2016: Journal of Neurodevelopmental Disorders
Angélica Salatino-Oliveira, Joseph Murray, Christian Kieling, Júlia Pasqualini Genro, Guilherme Polanczyk, Luciana Anselmi, Fernando Wehrmeister, Fernando C de Barros, Ana Maria Baptista Menezes, Luis Augusto Rohde, Mara Helena Hutz
Conduct problems in childhood and adolescence are significant precursors of crime and violence in young adulthood. The purpose of the current study is to test the interaction between prenatal maternal smoking and COMT Val(158)Met in conduct problems and crime in the 1993 Pelotas Birth Cohort Study. Conduct problems were assessed through the parent version of the Strengths and Difficulties Questionnaire at ages 11 and 15 years. A translated version of a confidential self-report questionnaire was used to collect criminal data at 18 years of age...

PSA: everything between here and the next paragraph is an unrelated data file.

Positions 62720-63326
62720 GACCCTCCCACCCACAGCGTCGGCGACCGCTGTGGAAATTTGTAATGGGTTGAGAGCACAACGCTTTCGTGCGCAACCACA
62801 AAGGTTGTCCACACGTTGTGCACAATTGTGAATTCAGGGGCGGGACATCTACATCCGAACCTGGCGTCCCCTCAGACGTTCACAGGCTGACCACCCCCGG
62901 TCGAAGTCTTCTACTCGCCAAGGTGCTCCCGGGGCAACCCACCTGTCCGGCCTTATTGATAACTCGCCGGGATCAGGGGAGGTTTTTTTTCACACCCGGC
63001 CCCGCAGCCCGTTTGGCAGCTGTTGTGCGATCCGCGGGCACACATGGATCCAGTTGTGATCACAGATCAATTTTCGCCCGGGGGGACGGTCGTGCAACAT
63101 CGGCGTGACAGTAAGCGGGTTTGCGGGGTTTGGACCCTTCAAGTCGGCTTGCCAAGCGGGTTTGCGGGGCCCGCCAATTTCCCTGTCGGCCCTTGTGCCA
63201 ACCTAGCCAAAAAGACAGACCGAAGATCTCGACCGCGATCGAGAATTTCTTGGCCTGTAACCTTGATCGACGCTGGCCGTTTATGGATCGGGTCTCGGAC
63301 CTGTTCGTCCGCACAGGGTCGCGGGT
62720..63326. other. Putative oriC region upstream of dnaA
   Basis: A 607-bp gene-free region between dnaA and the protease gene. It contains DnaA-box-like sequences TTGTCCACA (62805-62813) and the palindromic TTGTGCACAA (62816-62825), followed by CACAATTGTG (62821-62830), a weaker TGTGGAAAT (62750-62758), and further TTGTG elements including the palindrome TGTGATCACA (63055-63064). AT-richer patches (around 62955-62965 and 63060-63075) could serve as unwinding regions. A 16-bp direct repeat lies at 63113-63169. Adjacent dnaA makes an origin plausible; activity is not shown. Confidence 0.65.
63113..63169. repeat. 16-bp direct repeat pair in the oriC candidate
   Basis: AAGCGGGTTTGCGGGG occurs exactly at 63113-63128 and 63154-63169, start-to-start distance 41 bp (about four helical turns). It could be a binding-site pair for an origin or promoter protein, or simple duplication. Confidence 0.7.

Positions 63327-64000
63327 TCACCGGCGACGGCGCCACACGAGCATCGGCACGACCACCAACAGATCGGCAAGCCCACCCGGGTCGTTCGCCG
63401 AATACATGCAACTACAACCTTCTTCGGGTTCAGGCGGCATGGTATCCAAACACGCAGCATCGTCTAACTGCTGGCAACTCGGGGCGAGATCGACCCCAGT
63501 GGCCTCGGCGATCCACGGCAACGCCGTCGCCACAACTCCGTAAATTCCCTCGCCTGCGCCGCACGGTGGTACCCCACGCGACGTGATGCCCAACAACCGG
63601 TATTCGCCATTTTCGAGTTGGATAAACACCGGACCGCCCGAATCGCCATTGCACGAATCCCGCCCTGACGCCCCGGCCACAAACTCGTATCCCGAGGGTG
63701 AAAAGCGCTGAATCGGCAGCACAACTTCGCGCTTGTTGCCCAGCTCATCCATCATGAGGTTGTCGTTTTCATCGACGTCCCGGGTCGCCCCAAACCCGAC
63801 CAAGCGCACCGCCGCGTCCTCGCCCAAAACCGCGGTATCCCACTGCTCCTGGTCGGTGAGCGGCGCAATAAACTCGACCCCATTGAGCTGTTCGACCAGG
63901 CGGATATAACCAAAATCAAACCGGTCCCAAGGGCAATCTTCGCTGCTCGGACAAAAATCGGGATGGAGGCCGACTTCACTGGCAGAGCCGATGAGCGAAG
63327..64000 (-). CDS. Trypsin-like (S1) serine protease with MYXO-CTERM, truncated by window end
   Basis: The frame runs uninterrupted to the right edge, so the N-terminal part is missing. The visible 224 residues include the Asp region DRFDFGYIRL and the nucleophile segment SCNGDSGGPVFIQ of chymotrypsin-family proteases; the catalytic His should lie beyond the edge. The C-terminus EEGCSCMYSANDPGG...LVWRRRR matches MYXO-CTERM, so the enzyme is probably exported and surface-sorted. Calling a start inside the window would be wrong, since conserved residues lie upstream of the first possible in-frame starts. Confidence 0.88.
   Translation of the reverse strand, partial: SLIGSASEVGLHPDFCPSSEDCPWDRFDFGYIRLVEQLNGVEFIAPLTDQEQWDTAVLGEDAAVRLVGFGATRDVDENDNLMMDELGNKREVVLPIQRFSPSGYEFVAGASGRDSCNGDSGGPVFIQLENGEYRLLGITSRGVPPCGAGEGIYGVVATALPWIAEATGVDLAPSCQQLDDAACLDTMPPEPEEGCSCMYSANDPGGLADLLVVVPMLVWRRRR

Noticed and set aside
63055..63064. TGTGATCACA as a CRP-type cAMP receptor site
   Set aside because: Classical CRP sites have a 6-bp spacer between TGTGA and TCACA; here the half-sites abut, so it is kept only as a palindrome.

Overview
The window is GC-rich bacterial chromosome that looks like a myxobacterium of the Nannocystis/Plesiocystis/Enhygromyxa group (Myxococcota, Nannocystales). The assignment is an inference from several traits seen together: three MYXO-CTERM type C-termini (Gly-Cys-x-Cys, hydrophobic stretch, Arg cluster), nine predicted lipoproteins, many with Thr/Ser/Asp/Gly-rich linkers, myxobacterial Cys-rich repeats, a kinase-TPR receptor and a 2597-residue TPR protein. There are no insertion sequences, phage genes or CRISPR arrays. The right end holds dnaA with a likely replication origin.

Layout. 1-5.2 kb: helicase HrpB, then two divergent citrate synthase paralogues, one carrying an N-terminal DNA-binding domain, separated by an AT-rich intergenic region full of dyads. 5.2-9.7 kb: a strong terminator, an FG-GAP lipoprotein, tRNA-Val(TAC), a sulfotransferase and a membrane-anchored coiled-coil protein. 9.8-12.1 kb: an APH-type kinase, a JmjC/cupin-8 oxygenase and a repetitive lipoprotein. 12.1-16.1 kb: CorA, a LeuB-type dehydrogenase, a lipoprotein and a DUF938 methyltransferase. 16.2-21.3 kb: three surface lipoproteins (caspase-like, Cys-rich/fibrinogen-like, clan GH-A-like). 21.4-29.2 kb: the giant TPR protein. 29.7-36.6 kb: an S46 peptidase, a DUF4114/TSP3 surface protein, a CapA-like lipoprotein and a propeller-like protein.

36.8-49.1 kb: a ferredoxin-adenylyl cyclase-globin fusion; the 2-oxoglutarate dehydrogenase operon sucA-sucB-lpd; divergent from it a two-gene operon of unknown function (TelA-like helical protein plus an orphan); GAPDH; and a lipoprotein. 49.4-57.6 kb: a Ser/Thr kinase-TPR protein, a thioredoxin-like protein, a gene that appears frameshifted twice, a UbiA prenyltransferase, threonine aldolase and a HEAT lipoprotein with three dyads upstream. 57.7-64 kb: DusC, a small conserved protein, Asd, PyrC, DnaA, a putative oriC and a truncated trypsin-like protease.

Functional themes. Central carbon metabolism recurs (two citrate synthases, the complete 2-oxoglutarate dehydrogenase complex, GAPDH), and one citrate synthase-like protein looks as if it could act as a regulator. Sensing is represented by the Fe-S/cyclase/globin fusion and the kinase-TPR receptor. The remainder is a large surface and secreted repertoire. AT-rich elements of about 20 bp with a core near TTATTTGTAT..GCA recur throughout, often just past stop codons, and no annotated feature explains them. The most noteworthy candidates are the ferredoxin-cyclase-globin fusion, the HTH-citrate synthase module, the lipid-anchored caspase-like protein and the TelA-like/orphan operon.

2016: Scientific Reports
Pilar Lopez-Garcia, Alexandra Cristobal-Huerta, Leslie Young Espinoza, Patricio Molero, Felipe Ortuño Sanchez-Pedreño, Juan Antonio Hernández-Tamames
UNLABELLED: Context processing deficits have been shown to be present in chronic and first episode schizophrenia patients and in their relatives. This cognitive process is linked to frontal functioning and is highly dependent on dopamine levels in the prefrontal cortex (PFC). The catechol-O-methyltransferase (COMT) enzyme plays a prominent role in regulating dopamine levels in PFC. Genotypic variations in the functional polymorphism Val(158)Met COMT appear to have an impact in dopamine signaling in the PFC of healthy subjects and schizophrenia patients...
November 3, 2016: Progress in Neuro-psychopharmacology & Biological Psychiatry
C Barkus, C Korn, K Stumpenhorst, L M Laatikainen, D Ballard, S Lee, T Sharp, P J Harrison, D M Bannerman, D R Weinberger, J Chen, E M Tunbridge